While we will only see the proposed no fishing areas within the new marine park boundaries once the plans are released for public comment, another overreach by DBCA could see an extensive loss of fishing freedom within the extended marine park.
“Perth’s northern suburbs are the gateway to one of our great city’s playgrounds, where tens of thousands of fishers access the high-quality fishing experiences this stretch of coast has to offer both on and off the shore,” said Recfishwest Operations Manager Leyland Campbell.
“Recreational fishers were among the first to support the creation of Marmion Marine Park more than 30 years ago, and any extension to this park must balance conservation with needs of the community. “These needs include those of the tens of thousands of mums, dads and kids who enjoy fishing in this area for abundant bread and butter species like squid, herring, whiting and rock lobster.
“We share the community’s concerns that what is planned could be another overreach heavily restricting fishing access in the park – given DBCA are proposing to replace every hectare of marine park lost as a result of the Ocean Reef development with 175 hectares of new marine park.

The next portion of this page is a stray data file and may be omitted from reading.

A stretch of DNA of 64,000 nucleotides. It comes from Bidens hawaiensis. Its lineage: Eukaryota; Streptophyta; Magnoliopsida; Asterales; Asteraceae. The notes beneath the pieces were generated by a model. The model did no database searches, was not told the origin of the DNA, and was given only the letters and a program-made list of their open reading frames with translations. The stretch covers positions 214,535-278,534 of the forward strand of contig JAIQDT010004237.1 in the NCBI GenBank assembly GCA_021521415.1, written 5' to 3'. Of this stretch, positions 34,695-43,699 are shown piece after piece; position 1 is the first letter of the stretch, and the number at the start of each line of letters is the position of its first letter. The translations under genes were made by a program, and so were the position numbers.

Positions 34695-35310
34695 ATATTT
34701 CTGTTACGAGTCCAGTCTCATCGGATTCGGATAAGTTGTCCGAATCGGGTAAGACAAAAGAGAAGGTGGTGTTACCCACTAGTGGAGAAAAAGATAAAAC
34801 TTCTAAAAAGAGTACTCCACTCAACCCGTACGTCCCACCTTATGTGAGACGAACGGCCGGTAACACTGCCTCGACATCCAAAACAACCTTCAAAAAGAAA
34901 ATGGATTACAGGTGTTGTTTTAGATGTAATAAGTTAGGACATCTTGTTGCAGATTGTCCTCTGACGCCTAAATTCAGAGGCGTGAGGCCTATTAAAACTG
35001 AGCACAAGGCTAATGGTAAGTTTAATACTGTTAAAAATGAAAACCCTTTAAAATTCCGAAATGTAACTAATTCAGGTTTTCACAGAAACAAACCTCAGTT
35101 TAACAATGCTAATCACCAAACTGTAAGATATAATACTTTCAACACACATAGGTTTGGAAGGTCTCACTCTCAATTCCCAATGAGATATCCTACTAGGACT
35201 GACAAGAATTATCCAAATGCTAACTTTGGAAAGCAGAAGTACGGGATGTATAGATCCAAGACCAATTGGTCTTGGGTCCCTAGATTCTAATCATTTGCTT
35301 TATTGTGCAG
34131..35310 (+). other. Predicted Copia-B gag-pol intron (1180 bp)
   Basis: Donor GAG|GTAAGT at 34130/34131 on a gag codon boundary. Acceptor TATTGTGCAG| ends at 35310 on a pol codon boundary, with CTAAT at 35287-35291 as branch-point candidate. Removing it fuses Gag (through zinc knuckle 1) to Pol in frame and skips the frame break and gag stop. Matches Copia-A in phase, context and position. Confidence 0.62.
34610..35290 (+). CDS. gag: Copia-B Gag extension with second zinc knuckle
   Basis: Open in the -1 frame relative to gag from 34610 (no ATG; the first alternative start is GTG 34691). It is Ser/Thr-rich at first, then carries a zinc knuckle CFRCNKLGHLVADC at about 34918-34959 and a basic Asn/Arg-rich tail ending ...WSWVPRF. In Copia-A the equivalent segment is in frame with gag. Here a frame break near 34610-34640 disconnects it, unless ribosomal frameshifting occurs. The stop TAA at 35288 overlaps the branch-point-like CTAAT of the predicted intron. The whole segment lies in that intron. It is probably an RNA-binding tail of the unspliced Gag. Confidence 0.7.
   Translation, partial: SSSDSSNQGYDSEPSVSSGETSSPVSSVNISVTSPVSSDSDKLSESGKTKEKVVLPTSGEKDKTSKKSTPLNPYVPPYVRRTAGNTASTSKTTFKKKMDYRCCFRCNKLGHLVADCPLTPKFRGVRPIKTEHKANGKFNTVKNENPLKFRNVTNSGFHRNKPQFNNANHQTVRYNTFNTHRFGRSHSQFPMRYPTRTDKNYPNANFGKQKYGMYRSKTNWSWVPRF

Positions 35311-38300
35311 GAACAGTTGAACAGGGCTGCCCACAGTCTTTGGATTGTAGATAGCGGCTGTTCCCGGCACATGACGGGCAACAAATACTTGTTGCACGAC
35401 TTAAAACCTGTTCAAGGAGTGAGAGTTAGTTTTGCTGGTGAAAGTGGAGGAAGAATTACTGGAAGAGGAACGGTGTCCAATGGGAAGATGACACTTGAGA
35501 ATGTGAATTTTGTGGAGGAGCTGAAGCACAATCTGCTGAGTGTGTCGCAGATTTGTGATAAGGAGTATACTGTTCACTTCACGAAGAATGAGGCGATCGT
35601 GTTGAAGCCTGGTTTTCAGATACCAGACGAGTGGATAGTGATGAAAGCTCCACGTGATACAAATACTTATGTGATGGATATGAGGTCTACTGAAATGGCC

“That’s why we strongly urge all metro fishers to be ready to make your voices heard by providing feedback to DBCA when the time comes and contacting your local MP to tell them how important fishing is to you in this area.
“Make sure you keep checking our channels to keep up to speed with developments and information on how to make a submission to DBCA through its public consultation portal.”
What you can do
Keep up to date through the Recfishwest website, social media platforms and e-newsletters
Have your say on the plans once released and how they will impact on your fishing through DBCA’s website
Contact your local MP to tell them what you think about the plans
One of the fishing community’s greatest challenges is maintaining access to high-quality fishing experiences across Western Australia.